Some of these books in the “Studies” section were indeed about the African-American Civil Rights Revolution, but all of these books actually belonged in the History section (and maybe a few in the Sociology section). After all, history (or the past) includes anything and everything that has ever happened. Our narratives of History or the rhetoric of where books are placed and how they are displayed speaks important volumes to larger mores and values. 

2014-05-30 14.50.00

As I wrote about in Is Black History Month Good or Bad,” there is an on-going problem outside of the Academy where far too many still believe that “History” to only made by presidents, generals, courts, etc.

So, why is African-American History and Women’s History and LGBT History segregated from the History section? Minorities have enough struggle being accepted and integrated into society. A bookstore seems like an excellent place to start to extended the incorporation.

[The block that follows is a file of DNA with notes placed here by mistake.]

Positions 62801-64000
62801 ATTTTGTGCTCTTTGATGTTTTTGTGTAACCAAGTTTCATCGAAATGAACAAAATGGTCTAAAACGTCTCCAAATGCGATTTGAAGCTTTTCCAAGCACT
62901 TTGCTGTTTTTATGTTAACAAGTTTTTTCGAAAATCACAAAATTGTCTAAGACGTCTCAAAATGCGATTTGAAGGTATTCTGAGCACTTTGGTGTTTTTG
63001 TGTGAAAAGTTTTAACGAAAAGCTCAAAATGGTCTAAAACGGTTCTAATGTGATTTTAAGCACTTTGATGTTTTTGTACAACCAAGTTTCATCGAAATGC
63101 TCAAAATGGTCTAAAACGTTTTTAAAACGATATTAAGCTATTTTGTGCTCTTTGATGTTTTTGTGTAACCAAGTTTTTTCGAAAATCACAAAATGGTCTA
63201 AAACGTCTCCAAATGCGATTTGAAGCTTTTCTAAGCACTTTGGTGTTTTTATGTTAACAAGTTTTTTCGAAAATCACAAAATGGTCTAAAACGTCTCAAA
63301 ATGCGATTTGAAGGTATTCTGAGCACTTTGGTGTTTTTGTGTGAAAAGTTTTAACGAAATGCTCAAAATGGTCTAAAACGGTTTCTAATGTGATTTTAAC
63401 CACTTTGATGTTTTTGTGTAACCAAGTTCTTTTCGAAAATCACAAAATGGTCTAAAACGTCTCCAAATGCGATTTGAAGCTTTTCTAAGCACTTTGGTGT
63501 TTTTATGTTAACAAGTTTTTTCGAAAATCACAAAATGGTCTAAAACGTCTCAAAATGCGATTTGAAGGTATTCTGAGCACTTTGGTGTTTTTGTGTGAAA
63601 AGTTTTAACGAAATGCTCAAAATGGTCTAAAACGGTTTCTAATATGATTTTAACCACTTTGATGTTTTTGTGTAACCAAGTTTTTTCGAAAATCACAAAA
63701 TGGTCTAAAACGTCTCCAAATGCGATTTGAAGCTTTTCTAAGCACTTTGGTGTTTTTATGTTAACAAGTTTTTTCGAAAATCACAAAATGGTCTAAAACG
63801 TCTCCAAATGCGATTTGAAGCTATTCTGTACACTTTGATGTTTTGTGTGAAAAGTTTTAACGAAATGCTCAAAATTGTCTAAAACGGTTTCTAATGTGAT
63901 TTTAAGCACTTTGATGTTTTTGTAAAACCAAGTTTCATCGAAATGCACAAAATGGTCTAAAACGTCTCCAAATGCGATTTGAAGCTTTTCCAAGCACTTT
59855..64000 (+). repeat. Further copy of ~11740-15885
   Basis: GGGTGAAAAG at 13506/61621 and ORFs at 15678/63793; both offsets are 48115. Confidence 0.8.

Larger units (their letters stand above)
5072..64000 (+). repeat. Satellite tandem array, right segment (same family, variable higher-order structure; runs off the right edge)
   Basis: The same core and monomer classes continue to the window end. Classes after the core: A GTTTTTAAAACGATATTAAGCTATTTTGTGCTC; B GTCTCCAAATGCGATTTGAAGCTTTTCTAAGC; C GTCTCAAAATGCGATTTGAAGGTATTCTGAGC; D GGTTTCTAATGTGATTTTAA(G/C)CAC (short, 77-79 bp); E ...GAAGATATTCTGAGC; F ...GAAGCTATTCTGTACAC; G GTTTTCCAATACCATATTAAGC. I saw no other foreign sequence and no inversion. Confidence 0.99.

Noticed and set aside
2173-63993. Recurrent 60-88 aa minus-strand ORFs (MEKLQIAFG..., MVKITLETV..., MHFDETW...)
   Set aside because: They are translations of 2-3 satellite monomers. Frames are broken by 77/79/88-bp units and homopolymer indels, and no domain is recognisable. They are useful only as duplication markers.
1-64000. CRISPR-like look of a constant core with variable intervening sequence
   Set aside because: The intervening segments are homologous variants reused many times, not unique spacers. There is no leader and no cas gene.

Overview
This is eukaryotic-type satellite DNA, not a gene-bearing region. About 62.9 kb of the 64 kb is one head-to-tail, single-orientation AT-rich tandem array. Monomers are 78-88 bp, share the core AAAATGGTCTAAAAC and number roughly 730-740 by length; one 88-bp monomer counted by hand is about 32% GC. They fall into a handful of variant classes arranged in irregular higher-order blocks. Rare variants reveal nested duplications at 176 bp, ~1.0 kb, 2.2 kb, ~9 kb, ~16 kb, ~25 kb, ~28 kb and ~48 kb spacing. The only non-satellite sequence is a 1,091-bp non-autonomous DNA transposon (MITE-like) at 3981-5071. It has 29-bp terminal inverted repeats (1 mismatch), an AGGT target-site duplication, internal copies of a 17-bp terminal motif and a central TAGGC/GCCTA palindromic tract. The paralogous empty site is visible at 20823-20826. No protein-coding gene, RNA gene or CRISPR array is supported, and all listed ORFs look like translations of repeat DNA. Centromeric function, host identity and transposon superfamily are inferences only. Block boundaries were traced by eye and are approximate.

I would like to call on you to rearrange your book stores such that all books about those United Statesians racialized as black, genderized as female, or who do not fit the cis-heteronormative framework in some way or another are in the same section with other History books. This seemingly small step would help all of your customers who visit the History section see how diverse and complicated the past really is.

Thank you for your time. 


Andrew Joseph Pegoda

Please share, tweet, and comment, so hopefully Half Price Books actually sees this and change is made. Please consider sending HBP an email at so they hear how many people are concerned about this. Thank you!

Categories: Thoughts and Perspectives

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6 replies

  1. Well done. 🙂


  2. Agree, though this would require consumers to reconsider their own education. University education has been separated by “genre” for centuries for various reasons — the German/American model of specialization, then protection of tenure (see “specialization,” etc.). Book stores follow this division of genre because of the university system.